Frozen Livestream

By Anonymous

Content Warning: This blog post concerns rape and subsequent trauma. Descriptions are non-graphic, but subject matter is heavy.

When I was 13 years old, I was raped.

I am older now. I sit in debate rounds and listen to aloof debaters rattle off statistics about sexual assault. That’s me. That might be you too, but that’s me. In a moment, I glaze over, then panic, then relive. I wasn’t ready. Lots of thoughts, and also somehow none, are in my head. The worst day of my life doesn’t belong in this round.

I write and read cases about sexual assault. Sometimes they suck, but sometimes they’re really good. I think I can handle it, I can’t. They never get broken. They sit in my google drive, abandoned.

I sit in online debates, some of them livestreamed, frozen. Is it more obvious, I wonder, to pick up my phone and text to opt out or to turn off my camera? I choose between my safety and showing people my worst day. Maybe people think that I’ll do anything to win a round, because I have to explain in detail what I am and am not comfortable with, and rationalize whether or not I can say that based on other rounds I’ve had. “I am not comfortable with any descriptions of sexual assault. I will not be able to effectively debate it.” My hand is shown. More people know.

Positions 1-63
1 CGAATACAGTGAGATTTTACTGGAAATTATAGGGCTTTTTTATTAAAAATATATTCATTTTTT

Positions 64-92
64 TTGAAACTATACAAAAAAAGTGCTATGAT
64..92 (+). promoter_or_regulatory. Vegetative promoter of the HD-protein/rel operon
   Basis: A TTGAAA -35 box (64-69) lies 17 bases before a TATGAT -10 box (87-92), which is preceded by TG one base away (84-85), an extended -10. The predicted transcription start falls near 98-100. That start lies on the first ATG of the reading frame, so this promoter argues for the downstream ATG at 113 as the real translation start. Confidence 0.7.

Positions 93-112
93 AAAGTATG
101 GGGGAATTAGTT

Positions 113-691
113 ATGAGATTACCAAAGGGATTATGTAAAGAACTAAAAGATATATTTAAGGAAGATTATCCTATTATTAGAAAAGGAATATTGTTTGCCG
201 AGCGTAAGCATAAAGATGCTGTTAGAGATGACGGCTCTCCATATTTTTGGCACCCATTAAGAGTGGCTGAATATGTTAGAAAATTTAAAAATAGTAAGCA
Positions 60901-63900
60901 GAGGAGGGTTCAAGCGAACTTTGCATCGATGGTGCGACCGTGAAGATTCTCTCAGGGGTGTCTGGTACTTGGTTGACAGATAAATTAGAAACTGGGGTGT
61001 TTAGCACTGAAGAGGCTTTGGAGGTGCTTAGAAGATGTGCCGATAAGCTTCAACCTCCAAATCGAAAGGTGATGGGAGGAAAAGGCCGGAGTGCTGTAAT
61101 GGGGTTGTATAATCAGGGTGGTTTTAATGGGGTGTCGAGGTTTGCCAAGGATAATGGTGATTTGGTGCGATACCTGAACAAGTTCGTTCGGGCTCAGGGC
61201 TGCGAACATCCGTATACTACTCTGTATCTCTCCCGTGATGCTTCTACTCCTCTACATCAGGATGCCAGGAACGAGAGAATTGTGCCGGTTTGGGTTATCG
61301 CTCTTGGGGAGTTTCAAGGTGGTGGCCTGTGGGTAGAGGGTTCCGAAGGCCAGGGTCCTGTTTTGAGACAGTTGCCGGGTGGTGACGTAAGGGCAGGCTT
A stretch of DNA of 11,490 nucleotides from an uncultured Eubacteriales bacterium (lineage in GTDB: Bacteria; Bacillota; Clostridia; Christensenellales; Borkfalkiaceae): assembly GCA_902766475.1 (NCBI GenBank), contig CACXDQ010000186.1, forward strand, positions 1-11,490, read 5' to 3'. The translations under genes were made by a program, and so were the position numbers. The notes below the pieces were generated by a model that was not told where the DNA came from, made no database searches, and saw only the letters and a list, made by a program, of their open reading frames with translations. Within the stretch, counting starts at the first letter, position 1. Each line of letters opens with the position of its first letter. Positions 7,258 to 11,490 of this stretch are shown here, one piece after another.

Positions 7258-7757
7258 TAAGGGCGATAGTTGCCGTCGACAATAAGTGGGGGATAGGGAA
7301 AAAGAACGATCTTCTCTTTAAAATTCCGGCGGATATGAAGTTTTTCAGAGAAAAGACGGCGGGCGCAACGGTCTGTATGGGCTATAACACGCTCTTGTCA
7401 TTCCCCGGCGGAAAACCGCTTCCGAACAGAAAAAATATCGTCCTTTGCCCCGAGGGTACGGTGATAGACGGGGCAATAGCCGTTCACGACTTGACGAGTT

I do prep. There are words blacked out of some cards in my blockfile. I don’t check, but I know what they are. People tiptoe around things with me. I am seen differently, perceived differently. I require accommodations to exist in this space because of something I can’t talk about.

In my lowest moments, I open up. Trauma that I haven’t shared with my parents, my siblings, or my closest friends gets poured into the lap of my debate coach. I adjust the way I expect the world to perceive me. I cannot be myself anymore. The state of this space takes that luxury from me.

I hear rumors, allegations, and names. Too many people treat these issues like gossip - they’re triggers. A pairing puts me in a haze. I know too much.

I beg of you, find kindness and critical thinking. You may not think we are here, but we are. Read these advocacies, sure, but find it in your heart to read a content warning. I understand your skepticism, but find it in your heart to not press people who opt out.

I understand and even empathize with the idea of standing for people in my shoes by repeating names and allegations, but proceed with caution. Unless there is a genuine safety concern, the last thing I want to hear is that the judge I’m about to have is a rapist. I won’t go.

I am more than my high school debate career, and so are you. So are all of us. Unfortunately, so is this. When I was 13 years old, I got raped — and no debate success will ever be a bigger part of my life than that. I guess that’s the point; this is so much more than norm setting or the future of this activity. Don’t get me wrong, norms matter! Breaking at x or y tournament matters! This matters more. You don’t have to radically change anything; I’m only asking you to be kind. Approach conversations and concerns about this topic with kindness, not skepticism.

You will make people safer. People like me will notice your kindness, and we will appreciate you. If nothing else, you’ll develop a healthier relationship with debate.


The author is anonymous, but competes in PF on the national circuit.


Note: The Beyond Resolved blog reflects the ideas of individual authors and not necessarily of the organization as a whole.

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